Washington, DC
United States

Documentary Screening: A Perversion of Justice

Atkinson Memorial Church, Unitarian Universalist, will host the Oregon premiere of Perversion of Justice, by filmmaker Melissa Mummert that documents one woman’s story of redemption behind bars. Through the story of Hamedah Hasan, Perversion of Justice examines the legal system that calls for excessive prison time for crimes of association. There will be a discussion following the screening featuring Mummert, Hasan’s daughters who live in the Portland area and Rev. Dr. Emily Brault, chaplain at Coffee Creek Correctional Facility in Wilsonville. The film follows the story of Hamedah Hasan. Hasan fled an abusive relationship in Portland to live with her cousin in Nebraska who was selling drugs. When her cousin was arrested, prosecutors wanted information from Hamedah about his activities. When she refused to testify against the cousin who assisted her in her time of need, prosecutors charged Hasan as a co-conspirator in the case, based primarily on the fact that Hasan had aided her cousin by wiring money for him. Though she was never arrested with any drugs or drug money and had no criminal history, mandatory federal sentencing guidelines forced her judge to sentence her to two life sentences in prison. Since her incarceration, Hasan has received an education, and is working to gain release from prison through appeals and a presidential commutation request. Perversion of Justice explores the how the system works and where it fails; a dichotomy that will be explored in detail with the panel discussion. Perversion of Justice shows how one small component of the war on drugs has had a major impact on families. Shot over the course of five years ­much of it in Portland ­the film tracks the effects of Hasan’s incarceration upon her daughters who have struggled since their mother’s arrest to make their way in the world without her. This is the first documentary for Melissa Mummert, an affiliated community minister with the Unitarian Universalist Church of Charlotte and an advocate for incarcerated women. She decided to make a documentary about Federal Sentencing Guidelines and drug conspiracy laws while serving as a chaplain intern at a Federal prison in California, where parts of Perversion of Justice were filmed. Mummert currently coordinates a domestic violence education program for female inmates at the Mecklenburg County Jail, a partnership between United Family Services and the Mecklenburg County Sheriff's Office. She holds degrees in philosophy and theater from Stephens College in Columbia, Missouri and a Master of Divinity Degree from Starr King School for the Ministry in Berkeley, California. For more information, contact 704-502-6912 (Melissa Mummert, filmmaker) or 503-750-9649 (Bill Carrithers, Atkinson Memorial Church).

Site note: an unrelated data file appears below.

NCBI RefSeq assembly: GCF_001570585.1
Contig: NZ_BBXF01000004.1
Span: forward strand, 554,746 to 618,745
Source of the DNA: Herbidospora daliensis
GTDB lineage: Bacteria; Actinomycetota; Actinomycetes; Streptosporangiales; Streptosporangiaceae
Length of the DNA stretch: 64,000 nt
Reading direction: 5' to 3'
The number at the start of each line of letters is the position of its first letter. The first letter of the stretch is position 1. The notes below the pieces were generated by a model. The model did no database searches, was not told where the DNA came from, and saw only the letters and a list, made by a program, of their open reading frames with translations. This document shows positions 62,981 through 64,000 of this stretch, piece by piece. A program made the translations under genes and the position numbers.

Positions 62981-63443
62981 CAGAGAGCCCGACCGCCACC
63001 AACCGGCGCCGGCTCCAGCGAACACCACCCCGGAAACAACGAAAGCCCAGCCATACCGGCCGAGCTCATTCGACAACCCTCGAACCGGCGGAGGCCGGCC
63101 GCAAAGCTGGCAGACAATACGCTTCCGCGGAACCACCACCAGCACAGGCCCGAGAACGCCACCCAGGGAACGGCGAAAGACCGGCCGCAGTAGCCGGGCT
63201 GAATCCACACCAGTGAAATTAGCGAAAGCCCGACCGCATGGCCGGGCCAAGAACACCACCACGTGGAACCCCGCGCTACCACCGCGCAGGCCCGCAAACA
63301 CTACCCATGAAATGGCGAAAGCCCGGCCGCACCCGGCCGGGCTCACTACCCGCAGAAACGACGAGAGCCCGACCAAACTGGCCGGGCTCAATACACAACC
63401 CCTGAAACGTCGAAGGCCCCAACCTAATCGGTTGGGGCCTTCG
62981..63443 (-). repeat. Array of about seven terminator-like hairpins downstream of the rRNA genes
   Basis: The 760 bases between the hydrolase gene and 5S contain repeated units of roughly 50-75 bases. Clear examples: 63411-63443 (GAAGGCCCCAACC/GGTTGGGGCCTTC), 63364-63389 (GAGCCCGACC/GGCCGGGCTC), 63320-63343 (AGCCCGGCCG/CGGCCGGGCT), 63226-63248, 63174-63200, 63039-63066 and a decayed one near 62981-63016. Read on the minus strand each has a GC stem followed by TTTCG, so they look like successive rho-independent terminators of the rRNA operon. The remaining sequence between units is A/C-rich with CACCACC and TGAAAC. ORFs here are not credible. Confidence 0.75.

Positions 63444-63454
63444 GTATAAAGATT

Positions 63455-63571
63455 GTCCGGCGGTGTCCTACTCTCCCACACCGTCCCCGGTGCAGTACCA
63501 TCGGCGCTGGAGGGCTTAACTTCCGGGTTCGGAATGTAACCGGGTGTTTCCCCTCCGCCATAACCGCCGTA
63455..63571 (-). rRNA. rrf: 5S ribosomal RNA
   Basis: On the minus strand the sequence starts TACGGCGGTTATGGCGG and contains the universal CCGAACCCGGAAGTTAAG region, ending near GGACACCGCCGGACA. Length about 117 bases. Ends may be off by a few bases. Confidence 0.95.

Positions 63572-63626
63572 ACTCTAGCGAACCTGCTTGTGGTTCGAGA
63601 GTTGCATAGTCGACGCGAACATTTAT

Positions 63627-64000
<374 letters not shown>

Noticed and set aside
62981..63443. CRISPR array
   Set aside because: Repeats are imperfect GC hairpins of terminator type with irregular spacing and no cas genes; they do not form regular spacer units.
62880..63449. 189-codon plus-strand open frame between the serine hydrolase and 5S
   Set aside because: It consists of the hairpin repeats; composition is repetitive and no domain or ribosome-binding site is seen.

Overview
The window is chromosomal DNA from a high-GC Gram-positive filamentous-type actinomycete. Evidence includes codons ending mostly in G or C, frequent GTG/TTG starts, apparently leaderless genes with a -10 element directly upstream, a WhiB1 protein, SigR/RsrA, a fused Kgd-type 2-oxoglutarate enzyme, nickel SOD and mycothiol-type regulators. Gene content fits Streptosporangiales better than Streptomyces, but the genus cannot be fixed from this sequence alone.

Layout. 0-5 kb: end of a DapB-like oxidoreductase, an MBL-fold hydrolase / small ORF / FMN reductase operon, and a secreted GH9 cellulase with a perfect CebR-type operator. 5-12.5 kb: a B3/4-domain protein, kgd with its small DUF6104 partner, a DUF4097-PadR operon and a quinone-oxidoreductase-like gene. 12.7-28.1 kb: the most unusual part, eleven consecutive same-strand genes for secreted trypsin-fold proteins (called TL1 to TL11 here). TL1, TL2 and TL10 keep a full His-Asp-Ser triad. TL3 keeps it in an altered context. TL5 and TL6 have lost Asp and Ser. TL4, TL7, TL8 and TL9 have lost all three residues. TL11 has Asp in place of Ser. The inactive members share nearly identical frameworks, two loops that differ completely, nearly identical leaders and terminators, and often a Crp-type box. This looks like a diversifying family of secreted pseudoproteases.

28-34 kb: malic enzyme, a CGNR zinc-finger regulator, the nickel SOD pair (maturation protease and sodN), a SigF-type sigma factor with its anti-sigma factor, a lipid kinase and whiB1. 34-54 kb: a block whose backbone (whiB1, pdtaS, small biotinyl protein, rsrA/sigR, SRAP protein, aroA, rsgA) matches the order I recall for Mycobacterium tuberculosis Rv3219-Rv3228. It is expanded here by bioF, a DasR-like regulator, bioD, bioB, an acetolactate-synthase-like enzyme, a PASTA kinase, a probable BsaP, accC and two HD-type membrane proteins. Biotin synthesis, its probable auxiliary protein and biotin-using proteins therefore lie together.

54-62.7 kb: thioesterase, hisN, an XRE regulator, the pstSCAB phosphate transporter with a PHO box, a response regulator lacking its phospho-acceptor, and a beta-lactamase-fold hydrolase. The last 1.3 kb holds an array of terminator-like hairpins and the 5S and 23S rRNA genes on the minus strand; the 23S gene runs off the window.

Date: 
Fri, 04/27/2007 - 7:00pm
Location: 
710 Sixth Street
Oregon City, OR 97045
United States

Editorial: More discretion needed in sentencing rules for illegal drug sellers who are at lower levels

Location: 
PA
United States
Publication/Source: 
The Patriot-News (PA)
URL: 
http://www.pennlive.com/editorials/patriotnews/index.ssf?/base/opinion/1173903931290950.xml&coll=1